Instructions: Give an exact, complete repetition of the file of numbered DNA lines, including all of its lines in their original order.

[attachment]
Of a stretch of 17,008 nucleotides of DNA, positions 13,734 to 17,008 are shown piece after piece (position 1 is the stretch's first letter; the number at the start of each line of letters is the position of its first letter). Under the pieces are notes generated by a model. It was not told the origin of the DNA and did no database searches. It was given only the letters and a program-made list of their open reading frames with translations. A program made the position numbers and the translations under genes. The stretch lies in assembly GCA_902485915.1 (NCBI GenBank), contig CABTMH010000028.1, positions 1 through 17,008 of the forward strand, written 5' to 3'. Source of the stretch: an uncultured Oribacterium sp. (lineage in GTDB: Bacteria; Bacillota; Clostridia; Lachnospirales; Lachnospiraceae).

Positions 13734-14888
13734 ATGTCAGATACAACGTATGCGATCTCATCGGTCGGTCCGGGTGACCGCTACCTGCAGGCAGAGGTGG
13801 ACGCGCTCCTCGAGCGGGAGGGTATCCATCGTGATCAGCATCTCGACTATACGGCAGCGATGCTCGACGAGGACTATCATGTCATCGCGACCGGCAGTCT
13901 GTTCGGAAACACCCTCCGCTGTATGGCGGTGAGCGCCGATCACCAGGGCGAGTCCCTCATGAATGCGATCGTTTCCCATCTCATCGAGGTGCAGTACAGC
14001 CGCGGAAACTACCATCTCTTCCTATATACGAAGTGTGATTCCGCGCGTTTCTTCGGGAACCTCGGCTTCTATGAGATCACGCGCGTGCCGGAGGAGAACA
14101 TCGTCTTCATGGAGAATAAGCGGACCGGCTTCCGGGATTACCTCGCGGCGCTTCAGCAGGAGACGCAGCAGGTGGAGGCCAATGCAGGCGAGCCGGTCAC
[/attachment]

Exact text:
Of a stretch of 17,008 nucleotides of DNA, positions 13,734 to 17,008 are shown piece after piece (position 1 is the stretch's first letter; the number at the start of each line of letters is the position of its first letter). Under the pieces are notes generated by a model. It was not told the origin of the DNA and did no database searches. It was given only the letters and a program-made list of their open reading frames with translations. A program made the position numbers and the translations under genes. The stretch lies in assembly GCA_902485915.1 (NCBI GenBank), contig CABTMH010000028.1, positions 1 through 17,008 of the forward strand, written 5' to 3'. Source of the stretch: an uncultured Oribacterium sp. (lineage in GTDB: Bacteria; Bacillota; Clostridia; Lachnospirales; Lachnospiraceae).

Positions 13734-14888
13734 ATGTCAGATACAACGTATGCGATCTCATCGGTCGGTCCGGGTGACCGCTACCTGCAGGCAGAGGTGG
13801 ACGCGCTCCTCGAGCGGGAGGGTATCCATCGTGATCAGCATCTCGACTATACGGCAGCGATGCTCGACGAGGACTATCATGTCATCGCGACCGGCAGTCT
13901 GTTCGGAAACACCCTCCGCTGTATGGCGGTGAGCGCCGATCACCAGGGCGAGTCCCTCATGAATGCGATCGTTTCCCATCTCATCGAGGTGCAGTACAGC
14001 CGCGGAAACTACCATCTCTTCCTATATACGAAGTGTGATTCCGCGCGTTTCTTCGGGAACCTCGGCTTCTATGAGATCACGCGCGTGCCGGAGGAGAACA
14101 TCGTCTTCATGGAGAATAAGCGGACCGGCTTCCGGGATTACCTCGCGGCGCTTCAGCAGGAGACGCAGCAGGTGGAGGCCAATGCAGGCGAGCCGGTCAC